Have you ever dropped a stone in the calm waters of a pond? Plop. What a satisfying sound. Even better is picking up a handful of pebbles and slinging them out all at once. Plop, plop, plop! The ripples of each individual stone intersecting with its neighbor and then its neighbor’s neighbor, until eventually all those ripples become one sloshing wave toward renewed calm.
Our stories do something similar. One by one plopping out into the now of today and intersecting and interacting with all those around us. Like a giant Venn diagram of humanity.
So this week in between back to school errands and while doing laundry, I’ve been processing how the tiniest of shared story ripple space makes the difference between oblivion and connection.
Sort of like how the giant ker-plunk story wave of a humble American doctor serving under the radar in Liberia has suddenly crashed into so many people’s stories.
People I know, good friends and family. Because of the alumni connection to Abilene Christian University, I am watching this digital storied stew of connections. Friend, family, work and church connections. I’m paying close attention as I realize that a piece of my heart lives one tiny country away from where a virus mercilessly grows in power. I’m watching to see how my plans to visit those precious kids in Ghana in November may be affected.
I don’t know Dr. Kent Brantly or his wife Amber. But I feel like I do now because of their story that is being broadcasted into the world daily. Reading articles and news reports on the unfolding events of his struggle with a virus named Ebola.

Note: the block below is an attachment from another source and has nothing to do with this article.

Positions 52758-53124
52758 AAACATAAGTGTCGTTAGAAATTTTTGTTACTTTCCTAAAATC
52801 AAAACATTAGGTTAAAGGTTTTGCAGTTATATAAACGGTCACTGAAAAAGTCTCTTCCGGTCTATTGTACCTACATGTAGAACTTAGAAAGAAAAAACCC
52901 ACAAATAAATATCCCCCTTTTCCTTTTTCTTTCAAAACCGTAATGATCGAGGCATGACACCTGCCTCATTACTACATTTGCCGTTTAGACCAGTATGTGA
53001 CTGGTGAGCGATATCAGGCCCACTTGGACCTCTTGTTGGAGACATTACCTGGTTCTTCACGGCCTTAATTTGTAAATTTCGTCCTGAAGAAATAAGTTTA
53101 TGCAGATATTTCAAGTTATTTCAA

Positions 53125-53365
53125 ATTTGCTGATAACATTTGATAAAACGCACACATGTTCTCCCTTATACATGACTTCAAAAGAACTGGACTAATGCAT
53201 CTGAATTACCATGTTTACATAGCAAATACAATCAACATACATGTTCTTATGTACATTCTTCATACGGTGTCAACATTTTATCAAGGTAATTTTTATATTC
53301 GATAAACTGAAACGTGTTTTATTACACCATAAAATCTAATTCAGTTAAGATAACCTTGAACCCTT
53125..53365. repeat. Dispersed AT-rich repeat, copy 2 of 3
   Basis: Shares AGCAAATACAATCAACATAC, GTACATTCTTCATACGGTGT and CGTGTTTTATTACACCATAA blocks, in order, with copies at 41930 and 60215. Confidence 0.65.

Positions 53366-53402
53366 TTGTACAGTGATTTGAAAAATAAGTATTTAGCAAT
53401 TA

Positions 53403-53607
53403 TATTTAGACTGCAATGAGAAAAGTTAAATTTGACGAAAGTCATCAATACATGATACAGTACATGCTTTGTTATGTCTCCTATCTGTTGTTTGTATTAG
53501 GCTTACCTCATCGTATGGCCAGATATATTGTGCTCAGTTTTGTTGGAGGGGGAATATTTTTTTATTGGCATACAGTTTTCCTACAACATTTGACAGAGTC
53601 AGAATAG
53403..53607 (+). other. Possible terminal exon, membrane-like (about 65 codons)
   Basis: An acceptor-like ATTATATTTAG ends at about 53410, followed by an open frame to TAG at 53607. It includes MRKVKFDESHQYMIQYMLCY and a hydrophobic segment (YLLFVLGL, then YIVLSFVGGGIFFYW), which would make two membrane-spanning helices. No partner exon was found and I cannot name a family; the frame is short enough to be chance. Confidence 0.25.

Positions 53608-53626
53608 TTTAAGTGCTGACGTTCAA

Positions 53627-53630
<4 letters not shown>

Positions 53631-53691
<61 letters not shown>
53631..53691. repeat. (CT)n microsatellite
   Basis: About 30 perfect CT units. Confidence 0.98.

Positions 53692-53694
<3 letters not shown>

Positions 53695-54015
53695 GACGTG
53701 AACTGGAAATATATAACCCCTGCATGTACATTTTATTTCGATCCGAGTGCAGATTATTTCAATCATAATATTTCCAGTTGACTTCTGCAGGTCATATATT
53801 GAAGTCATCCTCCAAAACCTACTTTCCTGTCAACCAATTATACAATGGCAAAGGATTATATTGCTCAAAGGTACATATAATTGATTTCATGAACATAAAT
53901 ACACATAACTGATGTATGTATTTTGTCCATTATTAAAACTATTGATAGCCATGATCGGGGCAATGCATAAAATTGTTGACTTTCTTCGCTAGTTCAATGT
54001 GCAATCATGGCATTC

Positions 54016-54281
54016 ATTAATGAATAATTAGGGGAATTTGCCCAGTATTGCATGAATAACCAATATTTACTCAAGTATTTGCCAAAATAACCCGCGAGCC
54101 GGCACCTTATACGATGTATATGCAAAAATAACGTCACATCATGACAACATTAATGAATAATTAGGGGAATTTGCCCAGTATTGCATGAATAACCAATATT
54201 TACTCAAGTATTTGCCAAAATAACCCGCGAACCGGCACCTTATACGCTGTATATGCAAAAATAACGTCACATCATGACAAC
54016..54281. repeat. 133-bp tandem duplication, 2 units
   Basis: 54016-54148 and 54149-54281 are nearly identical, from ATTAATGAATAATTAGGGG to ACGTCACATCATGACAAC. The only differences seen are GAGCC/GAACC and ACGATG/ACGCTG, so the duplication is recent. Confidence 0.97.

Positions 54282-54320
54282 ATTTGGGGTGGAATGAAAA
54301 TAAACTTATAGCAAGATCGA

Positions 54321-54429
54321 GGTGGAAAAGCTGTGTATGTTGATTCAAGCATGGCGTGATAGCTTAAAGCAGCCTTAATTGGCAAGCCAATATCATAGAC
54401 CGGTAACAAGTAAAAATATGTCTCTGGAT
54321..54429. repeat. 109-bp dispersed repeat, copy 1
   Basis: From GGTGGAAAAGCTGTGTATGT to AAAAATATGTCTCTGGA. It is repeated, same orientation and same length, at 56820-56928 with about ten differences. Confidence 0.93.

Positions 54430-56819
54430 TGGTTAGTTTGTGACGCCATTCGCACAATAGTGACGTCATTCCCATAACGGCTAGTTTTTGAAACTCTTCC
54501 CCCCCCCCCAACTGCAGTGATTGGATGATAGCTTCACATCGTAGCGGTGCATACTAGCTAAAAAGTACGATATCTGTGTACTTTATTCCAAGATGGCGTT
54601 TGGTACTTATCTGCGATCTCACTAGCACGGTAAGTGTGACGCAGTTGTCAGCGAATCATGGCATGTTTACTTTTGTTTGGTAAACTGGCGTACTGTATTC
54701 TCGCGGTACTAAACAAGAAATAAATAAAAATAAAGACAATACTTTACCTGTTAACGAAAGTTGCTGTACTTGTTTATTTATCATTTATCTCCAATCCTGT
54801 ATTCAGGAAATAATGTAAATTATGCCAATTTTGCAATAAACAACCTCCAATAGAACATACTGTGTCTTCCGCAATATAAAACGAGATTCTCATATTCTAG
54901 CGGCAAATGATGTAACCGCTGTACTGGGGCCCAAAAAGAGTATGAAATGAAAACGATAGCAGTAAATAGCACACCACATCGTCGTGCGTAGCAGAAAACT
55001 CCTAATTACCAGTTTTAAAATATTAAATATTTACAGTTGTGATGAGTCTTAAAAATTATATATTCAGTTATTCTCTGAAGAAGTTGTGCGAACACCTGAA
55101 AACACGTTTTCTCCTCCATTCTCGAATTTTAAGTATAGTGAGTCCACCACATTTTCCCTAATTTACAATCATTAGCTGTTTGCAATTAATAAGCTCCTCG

Ripples upon ripples upon ripples in ever-widening circles.
My sister-in-law (they went to the same church in Ft. Worth) shared a link to a 20 minute sermon Dr. Brantly gave at his home church before moving to Africa. I felt like I was in a thin and holy place, listening to this young man explain his calling to practice medicine in the far off land of Liberia. He ends his talk with these words:
“What does your calling look like? When you retell and relive your life story, what dots is God longing to connect? How does your story fit into God’s story?”
(southeastern.org Southeastern Church of Christ, Indianapolis, Indiana)
This man and his family’s story is far from over. The ripples continue on in Liberia, in neighboring countries, in Texas and in Georgia. In research facilities and in churches and in hospitals. Because he chose to “not steer a parked car”, to be obedient to a call, a God honoring and God revealing story is unfolding in epic proportions.
Stories have power. And when our stories are viewed in the context of God’s calling, the sphere of influence they contain is limitless. Your ripples matter.
*Please pray for the Brantlys, the Whitebols, and all those stories (people) in Africa affected by Ebola.
**So many words being written about this one story. Here is a link to the ripple story from the head nurse at Emory University Hospital.